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calcium nitrate[′kal·se·əm ′nī‚trāt]
(also called nitrocalcite, lime saltpeter, Norge niter), Ca(NO3)2⋅4H2O, a salt; colorless crystals that dissolve in water of crystallization at 42.7°C. Calcium nitrate crystallizes into an anhydrous salt at temperatures above 51.1°C. Its density is 2.36 g/cm3. Because it is highly hygroscopic, it must be stored under moisture-free conditions. The solubility of anhydrous calcium nitrate is 127 g per 100 g H2O at 20°C. Calcium nitrate is obtained by treating limestone with weak nitric acid; it is also formed during the absorption of nitrogen oxide by milk of lime.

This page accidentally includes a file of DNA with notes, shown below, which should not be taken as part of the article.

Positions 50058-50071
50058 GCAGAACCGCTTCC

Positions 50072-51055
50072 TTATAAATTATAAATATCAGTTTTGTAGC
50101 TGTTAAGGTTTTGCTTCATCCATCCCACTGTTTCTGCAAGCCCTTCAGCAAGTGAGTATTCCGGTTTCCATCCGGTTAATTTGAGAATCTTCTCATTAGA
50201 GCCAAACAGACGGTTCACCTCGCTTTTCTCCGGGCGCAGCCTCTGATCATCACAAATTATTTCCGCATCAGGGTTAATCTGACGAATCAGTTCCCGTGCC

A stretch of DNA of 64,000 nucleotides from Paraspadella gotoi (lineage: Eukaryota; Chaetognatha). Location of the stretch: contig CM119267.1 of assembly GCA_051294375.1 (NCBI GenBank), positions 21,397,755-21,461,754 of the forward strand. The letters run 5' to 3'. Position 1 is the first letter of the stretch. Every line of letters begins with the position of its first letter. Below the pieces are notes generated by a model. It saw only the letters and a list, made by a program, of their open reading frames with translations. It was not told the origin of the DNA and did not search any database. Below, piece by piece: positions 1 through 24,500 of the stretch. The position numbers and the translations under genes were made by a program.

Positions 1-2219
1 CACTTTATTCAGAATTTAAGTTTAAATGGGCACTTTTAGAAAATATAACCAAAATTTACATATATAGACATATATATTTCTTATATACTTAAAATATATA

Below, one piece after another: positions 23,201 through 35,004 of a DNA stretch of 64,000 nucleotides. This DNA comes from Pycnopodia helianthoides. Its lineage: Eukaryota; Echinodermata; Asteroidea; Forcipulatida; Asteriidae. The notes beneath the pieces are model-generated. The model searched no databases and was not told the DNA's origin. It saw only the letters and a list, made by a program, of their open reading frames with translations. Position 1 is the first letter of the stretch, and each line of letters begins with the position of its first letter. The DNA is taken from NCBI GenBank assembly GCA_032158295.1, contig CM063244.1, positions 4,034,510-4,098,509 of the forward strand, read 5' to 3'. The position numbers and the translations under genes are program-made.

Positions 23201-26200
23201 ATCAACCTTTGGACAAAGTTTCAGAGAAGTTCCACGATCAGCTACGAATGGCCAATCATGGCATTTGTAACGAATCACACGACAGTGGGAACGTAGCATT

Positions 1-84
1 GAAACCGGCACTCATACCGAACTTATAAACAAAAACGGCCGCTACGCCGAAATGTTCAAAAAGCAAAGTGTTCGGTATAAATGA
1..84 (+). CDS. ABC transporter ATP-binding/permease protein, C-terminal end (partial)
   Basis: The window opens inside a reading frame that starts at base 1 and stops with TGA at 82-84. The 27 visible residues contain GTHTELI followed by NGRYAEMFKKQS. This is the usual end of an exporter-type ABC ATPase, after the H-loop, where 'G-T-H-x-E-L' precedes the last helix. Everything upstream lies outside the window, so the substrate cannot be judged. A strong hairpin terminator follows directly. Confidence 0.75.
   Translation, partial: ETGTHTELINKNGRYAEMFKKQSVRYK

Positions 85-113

Calcium nitrate is used as a nitrogen fertilizer in agriculture and is produced in granulated form. Commercial products contain no less than 15.5 percent nitrogen; furthermore, 4-7 percent ammonium nitrate is added during production in order to reduce the hygroscopicity of the fertilizer; the moisture content should not exceed 15 percent. Calcium nitrate is applied to the soil for all crops but is most effective in acidic soils, particularly for topdressing of winter crops in the spring.